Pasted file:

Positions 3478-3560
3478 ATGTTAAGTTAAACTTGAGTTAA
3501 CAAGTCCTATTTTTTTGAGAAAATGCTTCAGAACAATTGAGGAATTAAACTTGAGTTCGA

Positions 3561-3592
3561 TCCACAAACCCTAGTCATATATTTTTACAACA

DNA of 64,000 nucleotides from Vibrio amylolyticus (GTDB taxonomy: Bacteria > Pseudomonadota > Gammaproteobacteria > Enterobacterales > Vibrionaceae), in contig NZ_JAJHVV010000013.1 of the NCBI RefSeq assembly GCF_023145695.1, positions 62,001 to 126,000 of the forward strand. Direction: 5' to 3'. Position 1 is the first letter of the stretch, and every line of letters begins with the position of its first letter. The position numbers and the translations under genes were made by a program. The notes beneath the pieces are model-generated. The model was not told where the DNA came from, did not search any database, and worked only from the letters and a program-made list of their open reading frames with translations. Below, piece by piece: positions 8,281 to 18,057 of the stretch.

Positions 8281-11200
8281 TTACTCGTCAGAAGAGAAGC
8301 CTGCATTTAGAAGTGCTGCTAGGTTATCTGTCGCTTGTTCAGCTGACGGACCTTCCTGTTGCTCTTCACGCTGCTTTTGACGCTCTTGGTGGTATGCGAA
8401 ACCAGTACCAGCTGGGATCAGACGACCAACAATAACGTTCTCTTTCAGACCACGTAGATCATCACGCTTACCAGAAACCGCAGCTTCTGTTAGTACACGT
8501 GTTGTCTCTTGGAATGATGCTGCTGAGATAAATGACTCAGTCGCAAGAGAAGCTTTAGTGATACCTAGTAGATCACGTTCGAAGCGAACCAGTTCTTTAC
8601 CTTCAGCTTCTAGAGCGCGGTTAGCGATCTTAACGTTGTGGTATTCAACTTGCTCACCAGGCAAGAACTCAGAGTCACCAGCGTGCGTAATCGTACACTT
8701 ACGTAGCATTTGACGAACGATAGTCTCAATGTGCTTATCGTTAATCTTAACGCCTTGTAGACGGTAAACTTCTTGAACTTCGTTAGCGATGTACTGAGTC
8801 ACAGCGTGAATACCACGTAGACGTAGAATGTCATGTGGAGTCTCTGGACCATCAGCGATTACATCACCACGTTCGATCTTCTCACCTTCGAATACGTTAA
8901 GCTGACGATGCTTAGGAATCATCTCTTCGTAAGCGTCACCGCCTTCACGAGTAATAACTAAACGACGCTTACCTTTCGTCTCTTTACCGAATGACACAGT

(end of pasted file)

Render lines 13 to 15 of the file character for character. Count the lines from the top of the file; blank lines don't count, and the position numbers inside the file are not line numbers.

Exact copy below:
8701 ACGTAGCATTTGACGAACGATAGTCTCAATGTGCTTATCGTTAATCTTAACGCCTTGTAGACGGTAAACTTCTTGAACTTCGTTAGCGATGTACTGAGTC
8801 ACAGCGTGAATACCACGTAGACGTAGAATGTCATGTGGAGTCTCTGGACCATCAGCGATTACATCACCACGTTCGATCTTCTCACCTTCGAATACGTTAA
8901 GCTGACGATGCTTAGGAATCATCTCTTCGTAAGCGTCACCGCCTTCACGAGTAATAACTAAACGACGCTTACCTTTCGTCTCTTTACCGAATGACACAGT